Wednesday, September 24, 2014

Reviews and Things - The Queen's Necklace, The Elfin Ship, and The Croning

My review of Teresa Edgerton's The Queen's Necklace went up at Black Gate last week this week. It's a terrific book that takes the swashbuckling elan of writers like Sabatini and Dumas, and mixes in bits of Gothics, romances, and fantasy. It's a more serious (and much longer) book than Goblin Moon and The Gnome's Engine.  It's not a better book than those, but she scales up to the longer form quite nicely. It's just been reprinted with (I think) an e-book just around the corner.
 I will be buying the e-book. I've really come to hate reading physical books for review. Being able to make my notes on the Kindle as opposed to post-its and scraps of paper is a joy.

To keep things light for a little longer, I read and reviewed James P. Blaylock's The Elfin Ship. Unlike his contemporary fantasies, this one, his first published book, has elfs, dwarves, cheesemakers, and goblins. Good stuff. The sequel, The Disappearing Dwarf, and prequel, The Stone Giant, are equally good.

For those not familiar with him, Laird Barron is one of the best horror writers to come along in years. I've only started reading him over the past year, thanks to James McGlothlin's reviews of his work over at Black Gate. From the very first collection of his stories I read, The Imago Sequence, I was caught like a fish with a hook in its gills.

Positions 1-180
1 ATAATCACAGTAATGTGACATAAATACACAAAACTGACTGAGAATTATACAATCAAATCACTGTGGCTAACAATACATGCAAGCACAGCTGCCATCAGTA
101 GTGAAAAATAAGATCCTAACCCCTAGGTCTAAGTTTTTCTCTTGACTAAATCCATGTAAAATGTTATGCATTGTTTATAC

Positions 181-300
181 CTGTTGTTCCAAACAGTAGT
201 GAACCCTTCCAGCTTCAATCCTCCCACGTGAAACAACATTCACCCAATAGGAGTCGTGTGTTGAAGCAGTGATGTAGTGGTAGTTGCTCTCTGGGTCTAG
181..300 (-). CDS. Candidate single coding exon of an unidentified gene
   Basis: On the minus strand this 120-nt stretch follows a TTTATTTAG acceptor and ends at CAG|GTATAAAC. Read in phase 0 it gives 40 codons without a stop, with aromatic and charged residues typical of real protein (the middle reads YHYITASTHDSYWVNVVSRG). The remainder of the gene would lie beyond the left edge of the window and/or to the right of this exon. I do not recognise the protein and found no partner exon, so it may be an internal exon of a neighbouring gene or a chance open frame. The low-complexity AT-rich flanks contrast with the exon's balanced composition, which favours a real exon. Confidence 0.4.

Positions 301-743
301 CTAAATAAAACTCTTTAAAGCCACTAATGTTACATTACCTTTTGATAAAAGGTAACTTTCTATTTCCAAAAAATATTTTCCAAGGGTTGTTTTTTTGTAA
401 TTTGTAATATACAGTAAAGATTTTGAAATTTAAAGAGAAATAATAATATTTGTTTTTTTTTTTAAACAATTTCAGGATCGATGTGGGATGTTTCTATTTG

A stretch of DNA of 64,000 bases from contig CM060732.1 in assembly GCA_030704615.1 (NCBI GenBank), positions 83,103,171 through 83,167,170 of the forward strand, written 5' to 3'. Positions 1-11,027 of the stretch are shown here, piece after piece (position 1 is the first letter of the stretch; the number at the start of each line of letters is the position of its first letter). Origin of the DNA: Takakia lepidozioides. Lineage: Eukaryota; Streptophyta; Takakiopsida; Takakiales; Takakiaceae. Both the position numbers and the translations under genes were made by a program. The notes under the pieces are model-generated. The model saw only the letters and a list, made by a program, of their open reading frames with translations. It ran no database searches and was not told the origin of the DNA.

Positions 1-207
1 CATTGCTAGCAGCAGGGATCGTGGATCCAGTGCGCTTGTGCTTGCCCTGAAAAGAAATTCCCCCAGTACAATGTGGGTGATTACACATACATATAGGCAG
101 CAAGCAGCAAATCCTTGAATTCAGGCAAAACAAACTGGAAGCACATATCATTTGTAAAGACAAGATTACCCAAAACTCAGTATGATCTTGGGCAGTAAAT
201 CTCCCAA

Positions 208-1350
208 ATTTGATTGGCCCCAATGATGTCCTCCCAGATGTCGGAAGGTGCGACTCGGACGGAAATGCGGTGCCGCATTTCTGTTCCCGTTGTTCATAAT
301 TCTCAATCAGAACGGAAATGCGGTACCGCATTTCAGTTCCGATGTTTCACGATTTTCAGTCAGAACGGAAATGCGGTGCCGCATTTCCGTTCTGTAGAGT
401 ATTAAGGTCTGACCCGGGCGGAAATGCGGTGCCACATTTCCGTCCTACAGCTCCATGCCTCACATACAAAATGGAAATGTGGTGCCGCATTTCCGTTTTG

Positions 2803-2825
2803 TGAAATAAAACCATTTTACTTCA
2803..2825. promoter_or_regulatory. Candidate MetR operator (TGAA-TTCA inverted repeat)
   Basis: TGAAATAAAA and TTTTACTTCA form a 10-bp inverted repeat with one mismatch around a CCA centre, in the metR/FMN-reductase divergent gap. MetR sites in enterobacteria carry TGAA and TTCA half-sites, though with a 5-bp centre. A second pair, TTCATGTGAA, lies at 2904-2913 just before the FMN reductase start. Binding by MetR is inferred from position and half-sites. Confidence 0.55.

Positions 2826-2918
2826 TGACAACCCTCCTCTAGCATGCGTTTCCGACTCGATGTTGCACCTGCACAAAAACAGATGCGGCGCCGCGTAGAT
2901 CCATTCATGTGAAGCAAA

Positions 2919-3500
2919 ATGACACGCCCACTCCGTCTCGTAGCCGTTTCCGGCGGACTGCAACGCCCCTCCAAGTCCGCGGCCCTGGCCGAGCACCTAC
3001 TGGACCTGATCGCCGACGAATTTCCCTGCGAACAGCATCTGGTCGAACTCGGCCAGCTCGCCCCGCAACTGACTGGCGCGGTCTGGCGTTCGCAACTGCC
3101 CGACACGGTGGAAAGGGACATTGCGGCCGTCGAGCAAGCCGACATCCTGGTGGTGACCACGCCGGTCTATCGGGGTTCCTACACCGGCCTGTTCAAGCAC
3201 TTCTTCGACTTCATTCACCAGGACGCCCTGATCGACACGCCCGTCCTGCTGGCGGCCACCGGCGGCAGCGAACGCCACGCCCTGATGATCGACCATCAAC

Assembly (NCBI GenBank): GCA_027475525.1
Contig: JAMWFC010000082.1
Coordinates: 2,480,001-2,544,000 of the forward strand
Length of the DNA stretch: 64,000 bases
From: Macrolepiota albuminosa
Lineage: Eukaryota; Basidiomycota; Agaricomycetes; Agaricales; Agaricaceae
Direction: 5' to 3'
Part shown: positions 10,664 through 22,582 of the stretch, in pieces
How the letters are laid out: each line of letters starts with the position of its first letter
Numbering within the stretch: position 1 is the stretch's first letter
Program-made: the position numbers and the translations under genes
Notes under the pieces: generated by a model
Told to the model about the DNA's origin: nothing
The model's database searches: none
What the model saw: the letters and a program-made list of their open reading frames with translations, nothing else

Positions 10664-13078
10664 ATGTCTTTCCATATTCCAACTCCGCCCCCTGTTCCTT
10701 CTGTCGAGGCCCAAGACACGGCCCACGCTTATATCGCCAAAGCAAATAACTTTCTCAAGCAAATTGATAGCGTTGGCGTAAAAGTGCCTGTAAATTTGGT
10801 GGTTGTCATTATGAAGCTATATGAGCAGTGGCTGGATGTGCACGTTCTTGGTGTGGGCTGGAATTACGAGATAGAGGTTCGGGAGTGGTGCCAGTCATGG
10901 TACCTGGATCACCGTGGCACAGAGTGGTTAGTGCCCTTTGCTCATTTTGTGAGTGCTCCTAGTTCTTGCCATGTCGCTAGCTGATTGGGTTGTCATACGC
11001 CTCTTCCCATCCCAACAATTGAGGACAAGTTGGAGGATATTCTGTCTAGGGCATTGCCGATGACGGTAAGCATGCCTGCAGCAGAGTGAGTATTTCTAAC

The Croning is his first novel. He's a master of short stories and the book reads a little like a interwoven series of stories but that's alright by me. Each one, particularly a nightmarish encounter in Mexico and the telling of a ghost story, is a gem of a spook story.

Don Miller is an aged geologist suffering from a faltering memory. The novel weaves back and forth through time, from the fifties to the present, and the reader slowly learns how he's arrived at his final state. With each tale, Don falls in to deeper danger and closer to the blackness that underlies reality.

His stories are wonderfully bleak excursions into existential dread and worthy successors to HPL's work. Here, though, I feel like he's taking a bit of the piss out of those sorts of stories. There's a wonderful confrontation with a representative of the forces of darkness that calls them out for being nothing more than sadists who want to torture and eat humanity. After all the creepy events and character preceding it, the encounter's pretty funny. Until the end, and then Barron smacks you across the head with the two-by-four of despair.

I won't write more as much of the pleasure I find in The Croning comes from the skillful ways Barron tells it. Like with most such stories, you know where it's headed before you crack the cover: despair, and quite likely death, upon encountering the terrors inhabiting the meaningless heart of the universe. It's how it's all put together and told that matters, and at that, the author's a master.

On other fronts, I'm continuing my way through the Captain Blood books. Cleaning out my late aunt's house ate up some valuable reading time but I'm back at it and loving it. As to the house cleaning, let me just say, the answer to that problem is: estate sale! Woo hoo!

I'm also reading a few pages of Miami Blues every couple of days. I hope to reread the rest of the series before the year's out. 

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